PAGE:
Blog Showcase: Seoulistic.com

“Do You Text in Korean? Here’s How to Make Your Texts Friendlier”

Just one of the many clever blog posts from Seoulistic.com

Original content by Keith of Seoulistic.com

If you’re living in Korea, texting in Korean will become a part of daily life. Make sure you do as the Koreans do and  make your texts are friendly and cute so you don’t seem like a jerk. Here’s a few simple ways you can make sure your texts seem nicer:

Add a tilde (~)

If you’re an English texter, you probably don’t have much use for the tilde (the squiggly line next to  the number 1 on keyboards). But if you’re going to text in Korean, you’ll find yourself using this in no time as it  adds a tiny bit of friendliness to any statement you make. It essentially represents stretching of the vowels (think 잖 아-jana). Watch and learn:

미워 (miweo) – I don’t like you.

(Potential reaction: Darn! Why you gotta hate yo!)

미워 ~ – I don’t like you~

(Aww… why you gotta be like that?)

Add or to the end of anything:

ㅎ and ㅋ are the equivalent to “haha” in English. They’re the sounds people  make when they laugh. So even if you’re not laughing at anything, just sticking it in there will make your texts seem  lighter in nature. See what a few simple ㅎ or ㅋ can do to a sentence:

식물이 죽었어 (shikmuli jukeosseo) – “the  plant is dead”

(Geez, you don’t beat around the bush do you?)

식물이 죽었어 ㅋㅋㅋ – “the plant is dead hahaha”

(haha, dead plants are funny!)

Add an Emoticon to the End of your Statements:

Have you checked out Seoulistic.com’s list of Korean emoticons?  It’s crazy helpful. But for this, if you don’t want to express any specific emotion via text and just want to make  yourself seem friendlier, use the most generic Korean emoticon: ^^. Even a sad face, the most common being ㅜㅜ,  is well appreciated by Korean texters. Watch people love you more when you use emoticons:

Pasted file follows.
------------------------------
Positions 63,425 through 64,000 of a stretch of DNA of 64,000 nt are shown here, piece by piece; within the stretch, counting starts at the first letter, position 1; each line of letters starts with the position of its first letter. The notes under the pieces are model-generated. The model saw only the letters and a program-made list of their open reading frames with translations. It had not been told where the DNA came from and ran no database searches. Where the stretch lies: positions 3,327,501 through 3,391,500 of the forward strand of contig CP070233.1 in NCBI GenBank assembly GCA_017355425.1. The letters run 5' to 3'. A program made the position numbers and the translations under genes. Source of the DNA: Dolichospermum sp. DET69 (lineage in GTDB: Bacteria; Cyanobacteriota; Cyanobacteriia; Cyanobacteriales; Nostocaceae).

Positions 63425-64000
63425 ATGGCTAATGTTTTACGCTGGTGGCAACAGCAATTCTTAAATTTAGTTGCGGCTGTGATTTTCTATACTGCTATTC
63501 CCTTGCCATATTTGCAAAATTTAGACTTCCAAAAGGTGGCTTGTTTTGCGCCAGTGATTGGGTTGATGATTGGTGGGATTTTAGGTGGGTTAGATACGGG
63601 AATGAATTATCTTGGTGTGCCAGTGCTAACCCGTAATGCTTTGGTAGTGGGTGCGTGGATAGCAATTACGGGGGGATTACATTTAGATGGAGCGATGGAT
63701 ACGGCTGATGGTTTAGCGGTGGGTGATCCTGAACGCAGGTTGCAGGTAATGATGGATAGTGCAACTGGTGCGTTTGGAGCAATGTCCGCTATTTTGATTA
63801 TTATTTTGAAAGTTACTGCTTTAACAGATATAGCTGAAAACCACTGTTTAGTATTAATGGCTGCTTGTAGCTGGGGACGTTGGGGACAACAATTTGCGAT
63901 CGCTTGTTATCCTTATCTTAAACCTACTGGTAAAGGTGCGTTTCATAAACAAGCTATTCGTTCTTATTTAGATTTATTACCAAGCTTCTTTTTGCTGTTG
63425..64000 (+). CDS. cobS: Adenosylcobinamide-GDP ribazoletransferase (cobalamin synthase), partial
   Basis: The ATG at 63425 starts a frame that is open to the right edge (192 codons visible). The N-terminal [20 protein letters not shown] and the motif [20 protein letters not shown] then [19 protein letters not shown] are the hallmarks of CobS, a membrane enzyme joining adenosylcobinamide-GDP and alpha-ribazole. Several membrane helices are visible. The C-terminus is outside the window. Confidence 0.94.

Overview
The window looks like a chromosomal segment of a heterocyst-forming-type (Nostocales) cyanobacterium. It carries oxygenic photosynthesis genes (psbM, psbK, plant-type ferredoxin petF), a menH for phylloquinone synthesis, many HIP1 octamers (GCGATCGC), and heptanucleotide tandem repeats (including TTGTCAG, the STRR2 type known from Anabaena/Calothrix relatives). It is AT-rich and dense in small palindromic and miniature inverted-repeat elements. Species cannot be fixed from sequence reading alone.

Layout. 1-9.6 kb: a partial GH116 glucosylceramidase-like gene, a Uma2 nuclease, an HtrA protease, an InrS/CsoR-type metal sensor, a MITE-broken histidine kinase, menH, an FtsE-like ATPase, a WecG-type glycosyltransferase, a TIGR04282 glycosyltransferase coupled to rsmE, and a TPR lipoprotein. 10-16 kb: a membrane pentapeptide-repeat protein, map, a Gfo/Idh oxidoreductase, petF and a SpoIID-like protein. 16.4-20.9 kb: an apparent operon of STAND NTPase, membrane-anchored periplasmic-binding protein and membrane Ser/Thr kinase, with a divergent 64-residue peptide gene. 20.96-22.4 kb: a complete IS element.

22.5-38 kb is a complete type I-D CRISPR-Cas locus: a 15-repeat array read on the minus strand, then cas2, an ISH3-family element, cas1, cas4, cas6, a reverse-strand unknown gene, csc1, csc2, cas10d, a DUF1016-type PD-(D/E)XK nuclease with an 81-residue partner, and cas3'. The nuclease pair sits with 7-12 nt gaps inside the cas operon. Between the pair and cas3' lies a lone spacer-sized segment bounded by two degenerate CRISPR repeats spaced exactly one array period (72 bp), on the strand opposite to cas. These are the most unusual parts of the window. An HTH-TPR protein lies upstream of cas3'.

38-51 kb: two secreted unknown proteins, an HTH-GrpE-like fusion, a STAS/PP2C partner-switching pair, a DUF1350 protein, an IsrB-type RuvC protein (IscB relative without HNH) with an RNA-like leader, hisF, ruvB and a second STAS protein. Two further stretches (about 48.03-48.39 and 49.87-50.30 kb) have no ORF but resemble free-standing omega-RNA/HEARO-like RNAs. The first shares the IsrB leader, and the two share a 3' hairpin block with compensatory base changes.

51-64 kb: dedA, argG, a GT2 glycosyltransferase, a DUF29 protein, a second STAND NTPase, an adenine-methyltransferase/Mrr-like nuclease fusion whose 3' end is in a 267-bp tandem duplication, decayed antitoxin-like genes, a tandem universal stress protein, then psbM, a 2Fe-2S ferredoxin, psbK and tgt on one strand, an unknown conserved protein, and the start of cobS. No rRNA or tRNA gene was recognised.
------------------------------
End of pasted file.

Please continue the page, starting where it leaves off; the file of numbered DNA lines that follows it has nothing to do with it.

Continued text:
오빠 취소해서 미안 해 (oppa chwisohaeseo mianhae) – Sorry for canceling.

(Whatever…)

오빠 취소해서 미안해 ㅜㅜ – Sorry for canceling.

(Aww… she’s being genuine!)

오빠 취소해서 미안해 ^^ – Sorry for canceling.

(Oh, it’s all good baby girl!)

A Q&A with Keith!

Q: How long do you spend on each article? Is it all based on your observation / experience?

A: I watched a lot of Seinfeld as a kid and tend to over analyze every little thing that happens. So I think that helped [me] analyze every little bit of living in Korea and ultimately helps me with coming up with ideas. Ideas don’t take too long to come up with; the writing part does! I do it by myself so sometimes the longer ones can take up to  7 hours including the research. And I still have typos!

Q: What else do you do in your free time in Korea?  

A: I used to go clubbing and to the bars pretty often, but now I get tired more easily. These days ive been playing a  lot of screen golf and playstation. It’s a Korean-American bachelor lifestyle 🙂

Q: We read on the blog that you work for UNESCO.  How did you get involved?

A: I just got lucky! I’m the English editor, which is a part-time gig and ironic considering all the typos on seoulistic.com. It was only supposed to be a temp job, but they liked my work so I’m still there 🙂 the inspiration for this blog is based on my previous experience and success on the web (used to run a site teaching Korean on a  podcast – koreanclass101.com).

Keith is an entrepreneurial Korean American living in Seoul. Check out his website and some of the other blogs  that he recommends! My friends: talktomeinkorean.com – for teaching Korean language. Seouleats.com – restaurant reviews in Seoul. Koreabang.com – Korean news translated into English.

Author: Jini

So Cal 1.5 Generation Korean-American / Teacher-In-Training / Freelance MC and Kor-Eng Interpreter

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